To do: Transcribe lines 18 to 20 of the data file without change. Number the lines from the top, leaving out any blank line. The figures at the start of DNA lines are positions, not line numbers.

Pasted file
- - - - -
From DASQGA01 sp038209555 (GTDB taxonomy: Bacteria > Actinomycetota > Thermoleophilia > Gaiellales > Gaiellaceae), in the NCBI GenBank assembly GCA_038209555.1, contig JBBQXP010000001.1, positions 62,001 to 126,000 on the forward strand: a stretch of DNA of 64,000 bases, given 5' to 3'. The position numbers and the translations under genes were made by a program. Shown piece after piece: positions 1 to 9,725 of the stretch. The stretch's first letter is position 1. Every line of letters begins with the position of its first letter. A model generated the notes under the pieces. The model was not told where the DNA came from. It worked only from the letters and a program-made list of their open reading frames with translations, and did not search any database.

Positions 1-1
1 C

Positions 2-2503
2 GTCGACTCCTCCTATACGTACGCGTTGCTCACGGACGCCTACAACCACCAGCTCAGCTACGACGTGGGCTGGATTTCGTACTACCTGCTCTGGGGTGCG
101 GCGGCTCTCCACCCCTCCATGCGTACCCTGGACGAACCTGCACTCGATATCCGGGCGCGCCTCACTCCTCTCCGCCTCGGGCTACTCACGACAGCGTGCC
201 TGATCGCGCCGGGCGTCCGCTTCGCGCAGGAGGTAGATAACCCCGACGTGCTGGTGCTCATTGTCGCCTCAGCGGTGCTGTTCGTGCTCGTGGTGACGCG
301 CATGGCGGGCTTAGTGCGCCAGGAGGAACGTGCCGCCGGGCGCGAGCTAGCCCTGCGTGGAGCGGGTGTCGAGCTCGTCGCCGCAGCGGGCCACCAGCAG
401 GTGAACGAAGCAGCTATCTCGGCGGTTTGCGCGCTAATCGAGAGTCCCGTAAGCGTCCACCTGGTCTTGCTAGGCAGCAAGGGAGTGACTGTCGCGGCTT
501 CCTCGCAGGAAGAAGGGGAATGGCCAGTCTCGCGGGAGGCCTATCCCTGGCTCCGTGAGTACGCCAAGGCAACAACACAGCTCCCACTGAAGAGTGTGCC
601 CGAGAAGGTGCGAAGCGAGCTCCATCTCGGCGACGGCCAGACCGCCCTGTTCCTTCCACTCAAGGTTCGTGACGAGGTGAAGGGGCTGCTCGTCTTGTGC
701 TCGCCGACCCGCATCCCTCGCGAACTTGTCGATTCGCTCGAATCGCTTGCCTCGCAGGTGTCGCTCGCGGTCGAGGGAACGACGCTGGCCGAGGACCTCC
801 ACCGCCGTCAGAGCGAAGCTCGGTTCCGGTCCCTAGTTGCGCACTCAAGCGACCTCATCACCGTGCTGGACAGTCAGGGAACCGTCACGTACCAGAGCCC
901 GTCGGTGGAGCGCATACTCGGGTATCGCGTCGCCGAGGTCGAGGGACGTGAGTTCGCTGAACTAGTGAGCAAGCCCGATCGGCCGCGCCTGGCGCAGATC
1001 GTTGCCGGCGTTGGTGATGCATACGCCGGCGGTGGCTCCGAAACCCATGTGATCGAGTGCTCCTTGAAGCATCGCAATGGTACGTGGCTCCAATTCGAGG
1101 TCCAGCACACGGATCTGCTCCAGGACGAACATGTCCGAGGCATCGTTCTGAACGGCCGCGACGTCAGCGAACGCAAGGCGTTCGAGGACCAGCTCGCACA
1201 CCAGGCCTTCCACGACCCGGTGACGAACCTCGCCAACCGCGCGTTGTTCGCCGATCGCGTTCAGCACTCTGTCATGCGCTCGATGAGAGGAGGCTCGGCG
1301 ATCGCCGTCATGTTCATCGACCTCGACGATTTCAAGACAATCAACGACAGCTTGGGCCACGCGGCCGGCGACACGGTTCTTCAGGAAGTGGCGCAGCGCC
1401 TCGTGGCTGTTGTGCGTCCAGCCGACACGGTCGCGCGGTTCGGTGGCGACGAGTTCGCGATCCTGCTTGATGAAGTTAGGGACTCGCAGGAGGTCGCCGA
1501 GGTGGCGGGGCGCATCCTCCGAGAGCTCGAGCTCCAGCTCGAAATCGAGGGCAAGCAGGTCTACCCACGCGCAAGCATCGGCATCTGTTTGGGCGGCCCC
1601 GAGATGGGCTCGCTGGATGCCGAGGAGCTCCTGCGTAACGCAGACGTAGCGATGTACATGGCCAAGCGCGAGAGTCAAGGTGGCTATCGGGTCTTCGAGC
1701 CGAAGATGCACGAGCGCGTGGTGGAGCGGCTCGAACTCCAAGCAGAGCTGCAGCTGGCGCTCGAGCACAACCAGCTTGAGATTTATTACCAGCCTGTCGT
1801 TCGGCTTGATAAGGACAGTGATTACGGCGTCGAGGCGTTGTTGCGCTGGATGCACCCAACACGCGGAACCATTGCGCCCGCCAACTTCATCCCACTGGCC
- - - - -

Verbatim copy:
1301 ATCGCCGTCATGTTCATCGACCTCGACGATTTCAAGACAATCAACGACAGCTTGGGCCACGCGGCCGGCGACACGGTTCTTCAGGAAGTGGCGCAGCGCC
1401 TCGTGGCTGTTGTGCGTCCAGCCGACACGGTCGCGCGGTTCGGTGGCGACGAGTTCGCGATCCTGCTTGATGAAGTTAGGGACTCGCAGGAGGTCGCCGA
1501 GGTGGCGGGGCGCATCCTCCGAGAGCTCGAGCTCCAGCTCGAAATCGAGGGCAAGCAGGTCTACCCACGCGCAAGCATCGGCATCTGTTTGGGCGGCCCC